In its complaint against Ceglia, the Feds accuse him of using the U.S. Postal Service as part of his fraudulent scheme against Facebook.
The Feds also allege Ceglia’s supposed contract with Zuckerberg only dealt with programming work Zuckerberg agreed to do for Ceglia.
From the complaint:
“That contract had nothing to do with Facebook and did not make any reference to Facebook, let alone give Ceglia an interest in it. To support his lawsuit, Ceglia replaced page one of the actual contract with a new page one doctored to make it appear as though Zuckerberg agreed to provide Ceglia with an interest in Facebook; Ceglia manufactured evidence, including purported emails with Zuckerberg, to support his false claim to an interest in Facebook.”
As late as this year Ceglia was continuing his fight for that stake by requesting a boatload of documents from Facebook.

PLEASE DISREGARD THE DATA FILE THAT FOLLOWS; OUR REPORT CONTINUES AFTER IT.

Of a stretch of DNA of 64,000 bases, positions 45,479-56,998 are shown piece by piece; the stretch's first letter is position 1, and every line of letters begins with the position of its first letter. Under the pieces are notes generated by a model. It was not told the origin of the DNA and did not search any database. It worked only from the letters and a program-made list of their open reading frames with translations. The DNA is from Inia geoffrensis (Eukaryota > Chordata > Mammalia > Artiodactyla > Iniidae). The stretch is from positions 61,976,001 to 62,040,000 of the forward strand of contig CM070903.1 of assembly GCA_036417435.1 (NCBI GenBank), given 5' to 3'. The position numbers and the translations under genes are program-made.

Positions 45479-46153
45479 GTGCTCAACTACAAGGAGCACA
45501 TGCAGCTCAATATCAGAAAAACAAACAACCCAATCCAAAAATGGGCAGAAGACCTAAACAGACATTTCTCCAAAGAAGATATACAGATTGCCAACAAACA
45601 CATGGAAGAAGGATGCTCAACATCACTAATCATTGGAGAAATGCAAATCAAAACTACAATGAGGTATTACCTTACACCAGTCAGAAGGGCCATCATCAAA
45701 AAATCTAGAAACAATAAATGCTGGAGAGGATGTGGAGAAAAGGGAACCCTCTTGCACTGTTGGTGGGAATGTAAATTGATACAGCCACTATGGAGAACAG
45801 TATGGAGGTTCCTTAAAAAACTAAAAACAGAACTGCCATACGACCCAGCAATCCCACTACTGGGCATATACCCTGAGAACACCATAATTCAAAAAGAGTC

However, a New York federal judge shot down his search and issued a protective order to Facebook, claiming Ceglia’s requests were “beyond the scope of authorised discovery,” Law360 reported at the time.
But October’s ruling was just the latest update in Ceglia’s seemingly never-ending fight against the social networking giant.
In April of this year he was hit with some pretty heavy sanctions and was ordered to pay an additional $16,851 to Facebook, ZDNet reported at the time. In total, he owed the company $97,617.70 to the company.
He was also arrested in 2009 on four charges of grand larceny after authorities claimed he and his wife failed to deliver wood pellets on time.
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